What Toronto-based newspaper websites looked like a decade ago
Here's a fun way to waste a few minutes. Go to the Wayback Machine Internet Archive and pop in a few of the major websites that you visit on a regular basis. The results should lead to a bit of nostalgia and certainly a smile or two. For me, the archive searches that are the most fun involve those sites that have 1.) been around for a long time (obviously) and 2.) undergone radical change over the duration of their existence. Needless to say, Toronto-based newspapers certainly fit this bill.
I'm by no means a web designer, but it's not hard to tell that there's been a significant evolution in the way that the mainstream media displays news. Along with the heavy reliance on the left sidebar, in the past images were either small or non-existent, and the layouts just looked painfully boring. But that's not really a criticism so much as an observation of how much things have changed -- and for the better. I may not be a fan of the current designs of all Toronto-based news sites, but to say that they've improved over the years would be an enormous understatement.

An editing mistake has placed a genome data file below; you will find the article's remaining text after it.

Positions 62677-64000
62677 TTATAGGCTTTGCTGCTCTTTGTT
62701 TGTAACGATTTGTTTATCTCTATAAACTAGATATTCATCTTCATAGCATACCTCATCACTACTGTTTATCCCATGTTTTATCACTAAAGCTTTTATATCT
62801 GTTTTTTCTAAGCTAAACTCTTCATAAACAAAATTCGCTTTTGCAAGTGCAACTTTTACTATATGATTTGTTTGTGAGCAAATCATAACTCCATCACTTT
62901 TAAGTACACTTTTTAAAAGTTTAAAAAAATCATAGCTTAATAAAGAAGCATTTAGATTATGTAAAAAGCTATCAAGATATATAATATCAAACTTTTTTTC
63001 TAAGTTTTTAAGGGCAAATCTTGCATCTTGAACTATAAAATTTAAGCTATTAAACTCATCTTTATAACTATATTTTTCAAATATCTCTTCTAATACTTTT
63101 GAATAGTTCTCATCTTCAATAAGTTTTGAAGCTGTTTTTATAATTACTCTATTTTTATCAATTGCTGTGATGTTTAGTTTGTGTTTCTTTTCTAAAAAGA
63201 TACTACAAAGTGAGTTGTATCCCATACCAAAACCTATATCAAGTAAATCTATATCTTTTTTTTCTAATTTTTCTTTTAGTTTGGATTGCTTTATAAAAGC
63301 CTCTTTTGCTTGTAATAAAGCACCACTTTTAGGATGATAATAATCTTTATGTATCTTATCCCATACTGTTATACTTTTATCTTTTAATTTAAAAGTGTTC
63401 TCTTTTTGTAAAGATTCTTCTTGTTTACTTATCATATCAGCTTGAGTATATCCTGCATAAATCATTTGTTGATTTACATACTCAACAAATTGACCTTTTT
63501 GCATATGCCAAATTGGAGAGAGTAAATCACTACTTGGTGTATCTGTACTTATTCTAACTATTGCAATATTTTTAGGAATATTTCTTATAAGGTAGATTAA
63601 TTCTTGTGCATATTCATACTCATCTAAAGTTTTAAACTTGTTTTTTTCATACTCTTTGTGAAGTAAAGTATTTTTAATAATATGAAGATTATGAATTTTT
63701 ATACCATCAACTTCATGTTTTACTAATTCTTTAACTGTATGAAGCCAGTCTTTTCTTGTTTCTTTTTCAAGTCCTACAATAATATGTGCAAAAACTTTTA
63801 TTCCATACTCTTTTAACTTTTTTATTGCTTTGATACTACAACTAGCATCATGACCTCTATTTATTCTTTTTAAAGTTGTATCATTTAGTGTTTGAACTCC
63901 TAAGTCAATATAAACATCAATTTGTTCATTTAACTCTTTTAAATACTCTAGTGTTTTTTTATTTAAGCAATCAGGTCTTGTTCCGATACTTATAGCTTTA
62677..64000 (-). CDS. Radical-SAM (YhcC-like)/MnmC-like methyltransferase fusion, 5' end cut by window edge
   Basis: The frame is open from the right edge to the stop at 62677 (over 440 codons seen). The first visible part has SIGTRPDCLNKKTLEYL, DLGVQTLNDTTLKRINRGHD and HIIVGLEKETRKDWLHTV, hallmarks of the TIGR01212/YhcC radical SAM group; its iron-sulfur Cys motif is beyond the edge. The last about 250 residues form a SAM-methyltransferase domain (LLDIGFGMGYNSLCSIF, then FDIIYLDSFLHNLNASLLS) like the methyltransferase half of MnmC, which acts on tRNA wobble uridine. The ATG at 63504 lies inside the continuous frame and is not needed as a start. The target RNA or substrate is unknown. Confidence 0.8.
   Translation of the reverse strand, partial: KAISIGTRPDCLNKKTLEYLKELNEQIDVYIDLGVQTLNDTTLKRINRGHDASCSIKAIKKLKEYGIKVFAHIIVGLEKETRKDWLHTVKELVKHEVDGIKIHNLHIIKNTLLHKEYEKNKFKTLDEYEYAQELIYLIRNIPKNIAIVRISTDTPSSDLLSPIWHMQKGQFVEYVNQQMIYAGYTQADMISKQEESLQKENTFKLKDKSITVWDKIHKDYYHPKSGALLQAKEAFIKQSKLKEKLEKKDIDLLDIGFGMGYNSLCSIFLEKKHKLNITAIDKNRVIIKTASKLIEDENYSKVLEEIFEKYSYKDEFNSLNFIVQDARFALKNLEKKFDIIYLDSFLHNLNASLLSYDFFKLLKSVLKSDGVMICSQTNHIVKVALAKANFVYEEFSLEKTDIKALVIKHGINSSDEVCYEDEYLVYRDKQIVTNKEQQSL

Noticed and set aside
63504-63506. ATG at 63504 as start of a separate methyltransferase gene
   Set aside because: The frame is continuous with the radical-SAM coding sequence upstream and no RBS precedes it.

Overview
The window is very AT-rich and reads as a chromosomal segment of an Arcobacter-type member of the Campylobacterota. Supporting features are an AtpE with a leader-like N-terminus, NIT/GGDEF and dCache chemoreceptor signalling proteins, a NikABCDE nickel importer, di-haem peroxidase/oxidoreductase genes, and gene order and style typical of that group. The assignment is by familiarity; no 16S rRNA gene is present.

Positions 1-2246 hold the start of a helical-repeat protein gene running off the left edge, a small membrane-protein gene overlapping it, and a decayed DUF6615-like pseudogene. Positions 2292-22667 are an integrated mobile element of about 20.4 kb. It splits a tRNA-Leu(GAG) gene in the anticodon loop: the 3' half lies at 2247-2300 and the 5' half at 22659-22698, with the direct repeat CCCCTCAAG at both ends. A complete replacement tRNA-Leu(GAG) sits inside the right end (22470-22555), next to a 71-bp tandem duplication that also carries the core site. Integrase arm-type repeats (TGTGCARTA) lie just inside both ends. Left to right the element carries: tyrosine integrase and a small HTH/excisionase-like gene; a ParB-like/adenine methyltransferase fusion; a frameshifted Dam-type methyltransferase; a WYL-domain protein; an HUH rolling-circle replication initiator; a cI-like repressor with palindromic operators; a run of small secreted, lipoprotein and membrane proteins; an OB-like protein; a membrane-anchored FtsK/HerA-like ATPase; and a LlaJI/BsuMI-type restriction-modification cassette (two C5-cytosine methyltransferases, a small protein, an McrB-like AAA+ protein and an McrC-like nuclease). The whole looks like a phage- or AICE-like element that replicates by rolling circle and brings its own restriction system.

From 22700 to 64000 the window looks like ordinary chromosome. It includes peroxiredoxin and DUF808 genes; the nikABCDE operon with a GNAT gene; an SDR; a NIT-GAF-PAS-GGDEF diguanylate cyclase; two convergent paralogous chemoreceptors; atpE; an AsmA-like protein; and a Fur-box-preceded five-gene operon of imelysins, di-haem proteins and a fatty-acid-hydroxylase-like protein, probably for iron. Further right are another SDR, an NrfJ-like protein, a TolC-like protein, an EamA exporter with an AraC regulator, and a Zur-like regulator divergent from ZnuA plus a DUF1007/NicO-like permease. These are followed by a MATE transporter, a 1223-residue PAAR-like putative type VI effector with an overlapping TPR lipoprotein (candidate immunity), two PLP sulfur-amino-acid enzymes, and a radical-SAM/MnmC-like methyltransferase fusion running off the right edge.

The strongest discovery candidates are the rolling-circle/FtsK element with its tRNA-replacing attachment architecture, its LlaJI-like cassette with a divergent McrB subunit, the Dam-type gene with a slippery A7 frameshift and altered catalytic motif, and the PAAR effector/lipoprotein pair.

Here's a quick glimpse back into a past when newspapers didn't really have to worry about the web so much. If it proves interesting, I'll grab a few more captures from various redesigns to show how they progressed over the years (though the Globe recently did this for their publication after their last redesign).
The lead image depicts the National Post's website in 2002.
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